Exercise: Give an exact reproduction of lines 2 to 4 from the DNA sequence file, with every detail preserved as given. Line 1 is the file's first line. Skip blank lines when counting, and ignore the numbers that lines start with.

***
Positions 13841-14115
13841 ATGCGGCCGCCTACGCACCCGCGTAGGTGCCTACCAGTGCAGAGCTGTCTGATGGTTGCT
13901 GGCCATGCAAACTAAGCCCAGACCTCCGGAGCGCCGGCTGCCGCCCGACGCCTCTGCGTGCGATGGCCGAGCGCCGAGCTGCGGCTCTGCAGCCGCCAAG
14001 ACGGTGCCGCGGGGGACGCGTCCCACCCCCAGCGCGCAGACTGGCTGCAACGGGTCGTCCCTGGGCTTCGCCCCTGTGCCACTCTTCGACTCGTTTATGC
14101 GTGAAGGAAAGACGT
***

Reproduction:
13841 ATGCGGCCGCCTACGCACCCGCGTAGGTGCCTACCAGTGCAGAGCTGTCTGATGGTTGCT
13901 GGCCATGCAAACTAAGCCCAGACCTCCGGAGCGCCGGCTGCCGCCCGACGCCTCTGCGTGCGATGGCCGAGCGCCGAGCTGCGGCTCTGCAGCCGCCAAG
14001 ACGGTGCCGCGGGGGACGCGTCCCACCCCCAGCGCGCAGACTGGCTGCAACGGGTCGTCCCTGGGCTTCGCCCCTGTGCCACTCTTCGACTCGTTTATGC